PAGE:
I was never, ever bored as a child---or so I told my parents.
You see, we were raised on the belief only boring people get bored.
Anytime I'd grow close to lamenting boredom to one parent or the other I'd quickly remember this fact.
I imagined what their cure to my boredom might be.
I feared what project or chore they'd offer to lessen my current state of restlessness.
Invariably something--ANYTHING--I'd create to amuse myself would have a greater element of fun and a smaller level of work or educational value.
The majority of the time this realization was enough to squelch any I'M BOOOOORED whining, prompt me to turn inward, take matters into my own hands and get creative.
Somehow I'd forgotten this childhood lesson when I headed to New York City a few weeks ago.
I had meetings.
I had adventures arranged.
I also hatched a secret plan to allow myself the space to grow completely and utterly bored.
I planned for boredom in the city that never sleeps.
I wanted this experience because I was aware I’ve spent the past 40+ years focused on being present, staying mindful and resisting boredom at all costs.
To my delight, my Boredom Experiment and the "dullness" I made time to experience in NYC was amazing.
- I prepared to be bored. I was excited to be bored. I longed to sit and embrace the sensation. I paid attention to how my body felt in those slow, inactive moments.I noted what my thoughts & instincts were. I listened to what my body said (don't stop! go go go!) and ignored the temptation of action and stimulation. I was eager and ready.
- I seized boredom as time to reflect. I make time each morning for silence and meditation. During my morning minutes, however, I focus on emptying my busy mind. As a result, I spend little time on reflection. During my planned boredom times I took the opportunity to look back. Way back. Before I was a wife or mother back. I spent time pondering where I’ve been, where I am, and where I want to go.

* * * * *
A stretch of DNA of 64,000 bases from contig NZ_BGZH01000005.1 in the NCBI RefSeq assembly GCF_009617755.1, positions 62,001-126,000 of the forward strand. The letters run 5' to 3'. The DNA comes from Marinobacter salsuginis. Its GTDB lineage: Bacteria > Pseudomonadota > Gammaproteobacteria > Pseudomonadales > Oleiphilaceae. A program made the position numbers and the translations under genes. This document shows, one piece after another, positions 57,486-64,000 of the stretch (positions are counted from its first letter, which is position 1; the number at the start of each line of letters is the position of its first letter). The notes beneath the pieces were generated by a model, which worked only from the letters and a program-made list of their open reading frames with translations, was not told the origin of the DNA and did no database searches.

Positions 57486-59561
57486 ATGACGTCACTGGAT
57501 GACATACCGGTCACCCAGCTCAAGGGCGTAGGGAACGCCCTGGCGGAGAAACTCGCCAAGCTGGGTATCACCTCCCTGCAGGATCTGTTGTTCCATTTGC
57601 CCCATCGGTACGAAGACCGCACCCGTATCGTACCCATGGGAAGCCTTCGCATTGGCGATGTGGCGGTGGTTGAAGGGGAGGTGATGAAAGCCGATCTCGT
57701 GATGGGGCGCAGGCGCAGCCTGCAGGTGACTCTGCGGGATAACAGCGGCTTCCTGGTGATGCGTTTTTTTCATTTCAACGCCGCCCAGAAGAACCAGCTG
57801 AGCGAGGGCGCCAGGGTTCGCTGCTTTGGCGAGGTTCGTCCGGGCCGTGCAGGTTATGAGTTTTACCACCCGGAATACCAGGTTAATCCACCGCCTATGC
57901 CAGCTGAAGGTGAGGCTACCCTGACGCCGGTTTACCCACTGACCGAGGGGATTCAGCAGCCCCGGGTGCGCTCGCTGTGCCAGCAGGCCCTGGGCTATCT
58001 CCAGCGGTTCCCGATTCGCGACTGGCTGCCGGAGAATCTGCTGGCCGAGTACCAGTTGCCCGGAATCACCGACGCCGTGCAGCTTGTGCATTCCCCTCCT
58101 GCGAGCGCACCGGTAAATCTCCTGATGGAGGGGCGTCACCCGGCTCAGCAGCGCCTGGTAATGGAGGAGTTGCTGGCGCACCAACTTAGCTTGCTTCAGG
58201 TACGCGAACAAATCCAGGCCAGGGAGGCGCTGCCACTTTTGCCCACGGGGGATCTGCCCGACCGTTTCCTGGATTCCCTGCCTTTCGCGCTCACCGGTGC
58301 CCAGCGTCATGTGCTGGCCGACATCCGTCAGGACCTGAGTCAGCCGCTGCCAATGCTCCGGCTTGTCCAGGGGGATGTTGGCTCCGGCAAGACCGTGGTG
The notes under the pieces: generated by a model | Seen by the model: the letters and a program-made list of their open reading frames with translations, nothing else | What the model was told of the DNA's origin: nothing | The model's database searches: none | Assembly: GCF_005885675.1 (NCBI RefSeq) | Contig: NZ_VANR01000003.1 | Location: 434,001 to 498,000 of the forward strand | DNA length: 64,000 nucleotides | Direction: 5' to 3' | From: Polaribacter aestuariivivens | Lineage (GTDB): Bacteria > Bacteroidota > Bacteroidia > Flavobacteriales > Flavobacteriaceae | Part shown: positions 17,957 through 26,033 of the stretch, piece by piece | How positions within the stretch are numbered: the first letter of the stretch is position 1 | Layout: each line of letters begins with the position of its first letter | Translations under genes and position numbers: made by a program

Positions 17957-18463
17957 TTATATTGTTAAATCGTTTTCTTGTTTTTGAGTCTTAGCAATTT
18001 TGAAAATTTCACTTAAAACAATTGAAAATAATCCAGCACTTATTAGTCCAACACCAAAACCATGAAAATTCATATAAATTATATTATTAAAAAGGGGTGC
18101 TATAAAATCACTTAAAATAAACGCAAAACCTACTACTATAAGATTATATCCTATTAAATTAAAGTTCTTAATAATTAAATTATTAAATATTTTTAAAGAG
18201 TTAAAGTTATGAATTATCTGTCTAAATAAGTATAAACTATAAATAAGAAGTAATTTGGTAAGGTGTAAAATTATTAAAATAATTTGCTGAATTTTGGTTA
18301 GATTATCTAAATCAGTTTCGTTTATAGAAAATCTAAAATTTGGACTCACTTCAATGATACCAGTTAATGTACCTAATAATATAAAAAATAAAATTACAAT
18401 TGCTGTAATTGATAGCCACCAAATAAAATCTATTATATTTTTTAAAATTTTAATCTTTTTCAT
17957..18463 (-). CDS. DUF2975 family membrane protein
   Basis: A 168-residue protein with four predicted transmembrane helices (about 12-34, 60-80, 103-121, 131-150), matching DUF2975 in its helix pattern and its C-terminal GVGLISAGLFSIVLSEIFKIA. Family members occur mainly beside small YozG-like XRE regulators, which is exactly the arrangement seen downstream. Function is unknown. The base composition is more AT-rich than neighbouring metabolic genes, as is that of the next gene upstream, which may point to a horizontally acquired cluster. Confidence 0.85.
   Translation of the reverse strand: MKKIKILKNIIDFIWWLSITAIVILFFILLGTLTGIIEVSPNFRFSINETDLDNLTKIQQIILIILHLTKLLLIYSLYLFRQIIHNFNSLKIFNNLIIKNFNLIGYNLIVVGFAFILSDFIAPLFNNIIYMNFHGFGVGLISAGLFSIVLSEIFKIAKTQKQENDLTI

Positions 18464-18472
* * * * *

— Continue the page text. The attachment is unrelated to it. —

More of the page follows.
- My boredom sparked creativity. This was a childhood lesson I’d forgotten. Instead of seeking a book to read during this time--I thought about what I’d write if I had no fear. Instead of watching television, I grew bored and then doodled, sketched and imagined. Providing myself the space to embrace boredom gave my mind freedom to be crazy creative. The writer F. Scott Fitzgerald referred to boredom as, "something we must push through each time we seek to create anything from life to art". My experience definitely affirmed this fact.
- The boredom relaxed me. Boredom made me tired. I learned allowing myself to feel boredom resulted in better sleep. Boredom gave my mind the gift of wandering and the result was a much more relaxed body as well.
I returned from NYC more self-aware, creative and refreshed than I’d felt in ages.
I also returned committed to creating a life where busyness does not provide me an excuse to avoid the benefits I learned bored moments provide.
Have you seen the benefits of allowing yourself to feel boredom or do you avoid boredom at all costs?